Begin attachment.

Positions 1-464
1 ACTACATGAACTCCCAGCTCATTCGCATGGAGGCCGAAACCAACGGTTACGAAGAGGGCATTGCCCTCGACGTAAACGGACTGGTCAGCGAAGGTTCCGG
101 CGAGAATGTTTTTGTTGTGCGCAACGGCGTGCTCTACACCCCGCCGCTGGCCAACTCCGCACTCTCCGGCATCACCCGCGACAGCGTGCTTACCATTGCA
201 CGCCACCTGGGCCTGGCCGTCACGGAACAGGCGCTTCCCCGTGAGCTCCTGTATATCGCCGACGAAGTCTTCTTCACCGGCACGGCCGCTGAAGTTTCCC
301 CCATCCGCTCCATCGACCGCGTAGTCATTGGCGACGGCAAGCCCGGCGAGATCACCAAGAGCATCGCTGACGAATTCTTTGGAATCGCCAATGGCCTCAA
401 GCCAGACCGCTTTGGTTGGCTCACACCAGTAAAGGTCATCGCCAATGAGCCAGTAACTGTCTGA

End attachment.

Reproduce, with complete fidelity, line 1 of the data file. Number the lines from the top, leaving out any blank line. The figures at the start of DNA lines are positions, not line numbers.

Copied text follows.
Positions 1-464